Will Russians Choose Truth or Lies?
Will Russians Choose Truth or Lies?
Russians are facing a psychological conundrum all human beings confront every day, but at a far more consequential level. It is this: How much will they choose to know, or deliberately not know? Their answer may decide the course of history.
If the war of aggression by Russian President Vladimir Putin against Ukraine is the world’s most urgent problem, the question about how ordinary Russians sift and interpret information about it is the meta-problem. It’ll determine whether Putin stays in power, and whether he gets away with escalating this conflict into an even bigger catastrophe.
In this war, two mutually exclusive perceptions of reality are clashing. In the one prevailing outside of Russia, Ukrainians are the victims, while Putin is the aggressor and the perpetrator of war crimes, as he bombs millions of innocent women, children and men.
Inside Russia, Putin’s propaganda tries to flip this reality. Here, the Ukrainians are pawns of a menacing West, as well as fascists who must be “de-Nazified and de-militarized,” before they can commit a genocide against ethnic Russians. There is no war, only a “special military operation.”
Creating and weaponizing such a universe of lies is what Putin, with his KGB training, specializes in. What remains to be seen is whether his fiction will be accepted as truth in Russia. Many Russians still get some information from independent sources, however dangerous and difficult that has become. That’s motivated thousands to protest against the war, knowing they’d get arrested. But most others appear to be buying into Putin’s alternative narrative.
The psychology that makes this pliancy possible is complex but all too human. Social scientists have long studied the phenomenon of “motivated ignorance.” Often, not knowing things — about your kids, spouse, political donors or whatever — is the easier way.
For example, a lot of Romanians under the Ceausescu regime during the Cold War could and should have known that disabled children and orphans were in effect being kept in concentration camps. But most chose not to know. A lot of Catholic bishops and priests could have noticed the sexual abuse perpetrated for decades by other men of the cloth. They chose not to. There are countless examples.
Sometimes such decisions to turn a blind eye are deliberate. Most of the time, however, they are subconscious and involve cognitively sophisticated self-deception. In groups, this can take the form of so-called “spirals of silence.” People are afraid of social isolation, and therefore send and receive cues about which facts are safe or unsafe to acknowledge publicly.
The closest analog to the situation Russians find themselves in today is that of Germans in World War II. In 1939, most of them publicly accepted Adolf Hitler’s propaganda that Germany was “encircled” by aggressors, that ethnic Germans in eastern Europe were threatened by genocide, and that the Third Reich had to fight back.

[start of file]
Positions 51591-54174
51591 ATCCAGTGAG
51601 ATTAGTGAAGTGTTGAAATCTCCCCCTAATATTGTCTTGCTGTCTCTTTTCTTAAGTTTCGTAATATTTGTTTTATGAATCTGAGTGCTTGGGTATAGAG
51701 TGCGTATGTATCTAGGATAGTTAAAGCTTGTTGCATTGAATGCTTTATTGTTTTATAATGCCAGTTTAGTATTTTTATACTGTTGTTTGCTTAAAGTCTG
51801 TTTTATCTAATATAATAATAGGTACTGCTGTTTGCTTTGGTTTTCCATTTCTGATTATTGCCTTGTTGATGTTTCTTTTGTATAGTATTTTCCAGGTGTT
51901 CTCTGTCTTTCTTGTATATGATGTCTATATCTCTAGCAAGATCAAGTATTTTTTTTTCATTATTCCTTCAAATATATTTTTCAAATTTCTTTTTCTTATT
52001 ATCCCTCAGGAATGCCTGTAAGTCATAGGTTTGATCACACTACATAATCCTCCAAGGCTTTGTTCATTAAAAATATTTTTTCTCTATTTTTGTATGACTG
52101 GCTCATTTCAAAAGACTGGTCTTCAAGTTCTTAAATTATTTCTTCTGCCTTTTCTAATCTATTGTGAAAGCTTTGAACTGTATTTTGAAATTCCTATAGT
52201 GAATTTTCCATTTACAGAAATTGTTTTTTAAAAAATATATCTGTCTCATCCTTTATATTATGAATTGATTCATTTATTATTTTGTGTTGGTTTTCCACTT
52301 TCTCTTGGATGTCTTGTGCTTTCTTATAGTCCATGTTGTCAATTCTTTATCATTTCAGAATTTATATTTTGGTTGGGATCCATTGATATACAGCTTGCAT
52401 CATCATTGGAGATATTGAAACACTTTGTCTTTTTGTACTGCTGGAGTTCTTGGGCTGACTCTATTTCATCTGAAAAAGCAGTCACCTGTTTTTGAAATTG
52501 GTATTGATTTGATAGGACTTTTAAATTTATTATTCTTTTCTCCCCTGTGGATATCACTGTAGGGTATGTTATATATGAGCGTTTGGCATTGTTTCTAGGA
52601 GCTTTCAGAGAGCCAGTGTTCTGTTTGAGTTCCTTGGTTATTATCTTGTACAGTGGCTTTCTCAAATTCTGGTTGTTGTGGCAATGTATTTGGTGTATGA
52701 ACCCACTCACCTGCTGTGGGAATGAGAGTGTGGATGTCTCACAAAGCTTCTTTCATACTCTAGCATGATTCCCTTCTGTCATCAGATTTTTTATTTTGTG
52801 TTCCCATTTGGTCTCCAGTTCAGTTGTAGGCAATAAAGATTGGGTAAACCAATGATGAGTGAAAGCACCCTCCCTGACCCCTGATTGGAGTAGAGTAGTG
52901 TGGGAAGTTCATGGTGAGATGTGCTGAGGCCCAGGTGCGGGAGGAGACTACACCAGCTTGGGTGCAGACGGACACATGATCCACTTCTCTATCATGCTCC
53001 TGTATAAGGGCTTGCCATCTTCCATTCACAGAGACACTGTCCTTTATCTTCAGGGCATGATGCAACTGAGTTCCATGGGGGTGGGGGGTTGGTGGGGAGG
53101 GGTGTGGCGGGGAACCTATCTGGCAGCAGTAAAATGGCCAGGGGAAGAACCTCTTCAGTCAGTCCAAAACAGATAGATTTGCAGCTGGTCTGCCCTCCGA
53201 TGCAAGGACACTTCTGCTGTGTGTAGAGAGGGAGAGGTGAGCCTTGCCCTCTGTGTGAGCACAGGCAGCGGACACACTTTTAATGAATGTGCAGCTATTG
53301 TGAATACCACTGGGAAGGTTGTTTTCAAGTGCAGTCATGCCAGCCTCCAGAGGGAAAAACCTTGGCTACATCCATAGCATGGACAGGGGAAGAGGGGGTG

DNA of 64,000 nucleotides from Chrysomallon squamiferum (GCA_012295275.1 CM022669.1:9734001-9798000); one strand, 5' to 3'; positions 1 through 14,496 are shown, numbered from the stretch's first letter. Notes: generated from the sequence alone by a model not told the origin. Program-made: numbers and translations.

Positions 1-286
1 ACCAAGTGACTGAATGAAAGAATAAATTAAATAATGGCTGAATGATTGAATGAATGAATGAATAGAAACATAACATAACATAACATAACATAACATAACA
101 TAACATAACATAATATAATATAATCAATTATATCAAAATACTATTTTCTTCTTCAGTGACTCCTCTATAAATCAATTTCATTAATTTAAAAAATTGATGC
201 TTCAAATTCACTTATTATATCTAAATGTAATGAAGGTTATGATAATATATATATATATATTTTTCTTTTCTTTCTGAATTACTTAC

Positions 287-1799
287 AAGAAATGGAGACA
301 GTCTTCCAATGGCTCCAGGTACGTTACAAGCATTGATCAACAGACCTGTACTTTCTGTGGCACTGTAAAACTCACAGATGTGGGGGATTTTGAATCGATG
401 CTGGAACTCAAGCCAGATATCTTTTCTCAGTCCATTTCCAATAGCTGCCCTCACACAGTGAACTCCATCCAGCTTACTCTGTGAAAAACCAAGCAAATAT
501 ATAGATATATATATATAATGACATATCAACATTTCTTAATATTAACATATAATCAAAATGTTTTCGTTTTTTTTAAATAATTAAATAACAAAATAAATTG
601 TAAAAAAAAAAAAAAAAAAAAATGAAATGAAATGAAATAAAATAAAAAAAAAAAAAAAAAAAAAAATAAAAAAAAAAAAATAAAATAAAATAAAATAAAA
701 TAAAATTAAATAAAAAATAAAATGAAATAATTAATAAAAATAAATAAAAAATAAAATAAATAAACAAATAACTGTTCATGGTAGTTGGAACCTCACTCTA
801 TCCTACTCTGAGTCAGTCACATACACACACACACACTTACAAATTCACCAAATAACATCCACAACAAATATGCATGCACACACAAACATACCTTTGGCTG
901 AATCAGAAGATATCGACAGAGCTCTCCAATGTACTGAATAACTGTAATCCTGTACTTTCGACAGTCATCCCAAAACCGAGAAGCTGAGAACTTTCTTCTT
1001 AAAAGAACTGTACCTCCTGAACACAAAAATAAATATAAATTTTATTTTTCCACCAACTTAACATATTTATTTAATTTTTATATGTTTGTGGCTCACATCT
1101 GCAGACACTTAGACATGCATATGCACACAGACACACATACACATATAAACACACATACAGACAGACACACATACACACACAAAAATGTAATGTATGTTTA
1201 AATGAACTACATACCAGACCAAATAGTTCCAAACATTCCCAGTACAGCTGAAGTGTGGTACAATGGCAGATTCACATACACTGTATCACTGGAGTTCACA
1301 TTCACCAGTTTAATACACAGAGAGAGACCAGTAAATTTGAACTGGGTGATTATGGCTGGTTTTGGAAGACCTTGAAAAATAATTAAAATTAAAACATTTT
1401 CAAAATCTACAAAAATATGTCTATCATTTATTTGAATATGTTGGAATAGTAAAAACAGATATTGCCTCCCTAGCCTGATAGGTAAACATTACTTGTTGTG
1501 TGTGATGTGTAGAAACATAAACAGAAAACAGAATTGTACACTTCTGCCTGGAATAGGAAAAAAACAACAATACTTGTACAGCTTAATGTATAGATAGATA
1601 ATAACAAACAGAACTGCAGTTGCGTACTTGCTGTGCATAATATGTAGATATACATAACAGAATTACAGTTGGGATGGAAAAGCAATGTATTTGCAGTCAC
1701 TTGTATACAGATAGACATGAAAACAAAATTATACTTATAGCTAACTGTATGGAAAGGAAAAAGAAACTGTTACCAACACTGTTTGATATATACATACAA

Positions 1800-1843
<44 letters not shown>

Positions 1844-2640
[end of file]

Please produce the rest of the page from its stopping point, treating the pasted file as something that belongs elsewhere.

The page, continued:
But as Nicholas Stargardt documents hauntingly in “The German War,” Germans not only could have known, but actually did know, a lot more than they admitted publicly.
Stargardt perused the diaries of soldiers on the front and their wives at home, as well as letters between them and other private correspondence. Well hidden among the banalities of daily life — how are the kids, are they doing their homework, and so forth — a coded language wafted from between the lines. At home, apartments became available because Jewish owners had moved away. How much effort did it take for people not to ask where and why? At the front lines, husbands, brothers, fathers and sons witnessed atrocities but didn’t know what to label them.
The word “Holocaust” would not be applied to the mass murder until years later. But a knowledge of it, vague or concrete, was the invisible subtext in these writings, often because the writers presumed their audience would understand.
This explains why Germans increasingly “mixed anxieties about their culpability with a sense of their own victimhood,” as Stargardt puts it. The war must never come home, the diarists implied, because they will do unto us as we did to them. You can’t have such thoughts unless you’re clear about who “they” are, and what you did to them. Unsurprisingly, when the Allies incinerated Hamburg, Dresden and other cities, Germans called these air raids “Jewish terror bombing.”
In this way, to Germans then as to Russians today, ignorance is not actually bliss, as the cliche has it. Instead, ignorance is alibi. For years after the war, many Germans insisted they knew nothing.
Refusing to see certain things, even obvious ones, is apparently part of our nature. But so is having a conscience. The duel between these impulses takes place daily in every human mind. For the sake of Ukrainians — and indeed the world — let us hope that enough Russians will find the courage to know.